After launching its first commercial earth observation satellite two months ago, home-grown defence manufacturer Singapore Technologies (ST) Electronics has set its sights on the next one.
Its engineers and planners are now getting information from potential customers on what services they require from the second satellite before starting to design it by the end of this year, said the group's president Tang Kum Chuen.
Dubbed TeLEOS-2, the upcoming satellite, expected to be completed and launched by 2020, will weigh about 600kg to 700kg. It can carry cameras or radars to capture images in the daytime and at night, he added.
Its predecessor, TeLEOS-1 - now in orbit - carries only a single camera. It was among six made-in- Singapore satellites that were launched in India last December. The other satellites were built by teams from Singapore-based space technology firm Microspace Rapid, the National University of Singapore and Nanyang Technological University.
Mr Tang spoke to reporters at the Global Space and Technology Convention yesterday, after ST Electronics unveiled the first images taken by TeLEOS-1.
Singapore will continue to forge such connections to facilitate the exchange of knowledge, to develop capabilities and networks, as well as to support the growth of the global space industry.
MR S. ISWARAN, Trade and Industry Minister (Industry), urging more tie-ups between private firms and the public sector.
Some 25 images have been taken so far, mostly of areas in Singapore such as Changi Airport, Sentosa and Marina Bay, said Mr Tang.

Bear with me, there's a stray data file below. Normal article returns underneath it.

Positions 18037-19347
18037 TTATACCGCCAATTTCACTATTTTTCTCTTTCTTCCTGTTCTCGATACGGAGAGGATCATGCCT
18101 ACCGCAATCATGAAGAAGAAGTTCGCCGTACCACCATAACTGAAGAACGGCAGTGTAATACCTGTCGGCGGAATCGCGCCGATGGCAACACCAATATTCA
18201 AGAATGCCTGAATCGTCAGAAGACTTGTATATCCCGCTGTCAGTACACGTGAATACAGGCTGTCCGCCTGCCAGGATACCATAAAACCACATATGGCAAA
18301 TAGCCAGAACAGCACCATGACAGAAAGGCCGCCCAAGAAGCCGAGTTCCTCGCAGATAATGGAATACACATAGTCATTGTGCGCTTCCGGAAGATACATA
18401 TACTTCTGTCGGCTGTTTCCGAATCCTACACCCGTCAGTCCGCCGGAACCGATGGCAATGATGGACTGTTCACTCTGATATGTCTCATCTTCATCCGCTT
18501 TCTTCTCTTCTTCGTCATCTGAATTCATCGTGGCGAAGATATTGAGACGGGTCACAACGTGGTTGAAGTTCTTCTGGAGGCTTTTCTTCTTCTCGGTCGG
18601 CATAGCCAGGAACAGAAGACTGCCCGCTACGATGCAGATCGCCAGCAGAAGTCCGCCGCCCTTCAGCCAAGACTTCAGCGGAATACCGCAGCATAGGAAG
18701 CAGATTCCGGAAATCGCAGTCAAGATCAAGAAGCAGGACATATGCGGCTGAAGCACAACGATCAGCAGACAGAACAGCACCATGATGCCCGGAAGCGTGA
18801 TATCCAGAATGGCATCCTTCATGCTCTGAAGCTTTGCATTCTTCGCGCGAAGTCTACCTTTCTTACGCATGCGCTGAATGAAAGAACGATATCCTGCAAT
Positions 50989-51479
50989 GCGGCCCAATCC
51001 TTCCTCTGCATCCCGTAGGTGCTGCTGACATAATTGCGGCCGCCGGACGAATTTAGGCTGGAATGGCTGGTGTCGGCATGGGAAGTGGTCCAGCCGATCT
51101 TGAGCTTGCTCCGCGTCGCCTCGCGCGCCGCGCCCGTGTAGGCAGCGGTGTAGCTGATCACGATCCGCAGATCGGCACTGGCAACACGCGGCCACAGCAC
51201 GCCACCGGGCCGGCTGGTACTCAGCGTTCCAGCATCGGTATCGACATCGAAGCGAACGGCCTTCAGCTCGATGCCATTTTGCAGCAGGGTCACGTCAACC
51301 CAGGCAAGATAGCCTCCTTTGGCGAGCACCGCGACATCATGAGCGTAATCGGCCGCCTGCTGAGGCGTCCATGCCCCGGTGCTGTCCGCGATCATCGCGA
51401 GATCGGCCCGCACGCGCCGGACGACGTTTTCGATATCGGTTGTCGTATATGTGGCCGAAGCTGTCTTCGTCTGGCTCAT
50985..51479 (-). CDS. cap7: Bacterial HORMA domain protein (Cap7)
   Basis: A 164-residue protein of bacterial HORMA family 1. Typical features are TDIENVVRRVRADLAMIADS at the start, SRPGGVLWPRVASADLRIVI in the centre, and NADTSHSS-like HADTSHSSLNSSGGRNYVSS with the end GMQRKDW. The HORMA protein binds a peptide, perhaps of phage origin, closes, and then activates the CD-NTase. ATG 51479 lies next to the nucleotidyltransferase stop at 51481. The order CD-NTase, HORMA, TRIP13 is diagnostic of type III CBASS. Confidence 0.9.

Currently, engineers are testing components, such as the solar panels and communication systems, of the orbiting satellite, before the firm starts to sell images from June, he added.
So far, about five to six potential customers from government agencies have inquired about buying TeLEOS-1's photographs for security, environmental and construction purposes.
Citing the recent success, Mr Beh Kian Teik, who heads the Office for Space Technology and Industry (OSTIn) under the Economic Development Board, said long- term funding and a strong research and development (R&D) sector are crucial to grow Singapore's space and satellite industry.
Urging more tie-ups between private firms and the public sector, Mr Beh said the OSTIn will continue to partner companies to implement and manage their growth strategies for the region.
Also making the same point yesterday at the annual space conference was Trade and Industry Minister (Industry) S. Iswaran. "Singapore will continue to forge such connections to facilitate the exchange of knowledge, to develop capabilities and networks, as well as to support the growth of the global space industry."
One such tie-up yesterday involved the Singapore Space and Technology Association and its Chinese counterpart.
They inked a deal to set up a world's first R&D centre that will allow navigational satellite experts from both sides to work together on projects. The first one is an application that will allow tourists from China to use precision positioning navigational satellite technology to get around Singapore.